Sounds like the fuse.
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Listen closely(physically) to the high freq section of both panels, and determine if there is any output. It could very well be that hearing has changed, or that you have become accustomed to the repsonse of your newer speakers. It's unlikely that either the fuses, or hi-pass filter caps, went bad in both speakers.
I had a similar experience when I first got back into audio after 15 years or so. It turned out it was mostly me (my ears), partly my system needing to "break back in" after not being used for so many years and the addition of a power conditioner help a lot. After some research I found out that the power here in the Hudson Valley is pretty bad. My system used to sound it's best in the late hours of the day and sometimes unlistenable during the daytime hours prior to the power conditioner. Try just listening for a while and see what happens.
Yes,its been known that electronic's setting around unused may have electronic parts beside mechanical parts that will settle into different values and change sonically.Dirty power is getting fairly common.Mine is a nightmare.Talk about ears changing,what about those people that have cars stereos you could hear blocks away.They might be wearing hearing aids by the time they reach their 30's.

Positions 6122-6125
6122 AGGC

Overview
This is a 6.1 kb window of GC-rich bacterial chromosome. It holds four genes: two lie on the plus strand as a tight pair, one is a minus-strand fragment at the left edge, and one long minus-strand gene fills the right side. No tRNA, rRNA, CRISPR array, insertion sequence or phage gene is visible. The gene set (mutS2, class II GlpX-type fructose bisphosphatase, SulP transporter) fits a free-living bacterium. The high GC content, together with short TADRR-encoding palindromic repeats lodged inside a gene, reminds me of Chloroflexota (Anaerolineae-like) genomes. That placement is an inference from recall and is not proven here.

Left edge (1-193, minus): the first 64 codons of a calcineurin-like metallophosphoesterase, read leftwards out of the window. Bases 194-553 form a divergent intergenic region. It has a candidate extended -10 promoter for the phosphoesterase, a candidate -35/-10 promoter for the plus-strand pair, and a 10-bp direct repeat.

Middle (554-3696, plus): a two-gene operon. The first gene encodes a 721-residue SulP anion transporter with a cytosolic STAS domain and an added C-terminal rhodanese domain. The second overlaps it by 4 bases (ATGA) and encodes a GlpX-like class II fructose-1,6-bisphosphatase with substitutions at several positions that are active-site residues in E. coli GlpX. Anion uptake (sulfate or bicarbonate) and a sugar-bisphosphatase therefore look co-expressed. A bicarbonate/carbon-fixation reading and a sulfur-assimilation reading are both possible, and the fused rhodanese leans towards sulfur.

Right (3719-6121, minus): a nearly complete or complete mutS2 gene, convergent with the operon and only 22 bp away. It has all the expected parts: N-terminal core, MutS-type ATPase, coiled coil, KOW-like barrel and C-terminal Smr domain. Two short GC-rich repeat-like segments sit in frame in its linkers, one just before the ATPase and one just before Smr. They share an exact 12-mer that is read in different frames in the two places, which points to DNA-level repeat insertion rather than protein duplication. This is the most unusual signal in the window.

While the cover are off; Make certain the fuses are good, take an ohmmeter, and touch either probe to the negative speaker terminal, and the other probe to the capacitor lead on the HF panel side. If you have a reading there(around 6 Ohms and perhaps an audible response); the HF panel is good. If the panels and fuses are good; it could well be the electrolytics went bad somehow. Where are you located?
The change that the capacitors are gone is almost zero. Do you have some coloratians? Try to wipe the tweetersection with your fingers. I am sure that you find wire(-s) has/have broken. Need manufacturer support or buy a tweeterkit from Magnepan. (Replacing the original caps with polypropylene does miracles! )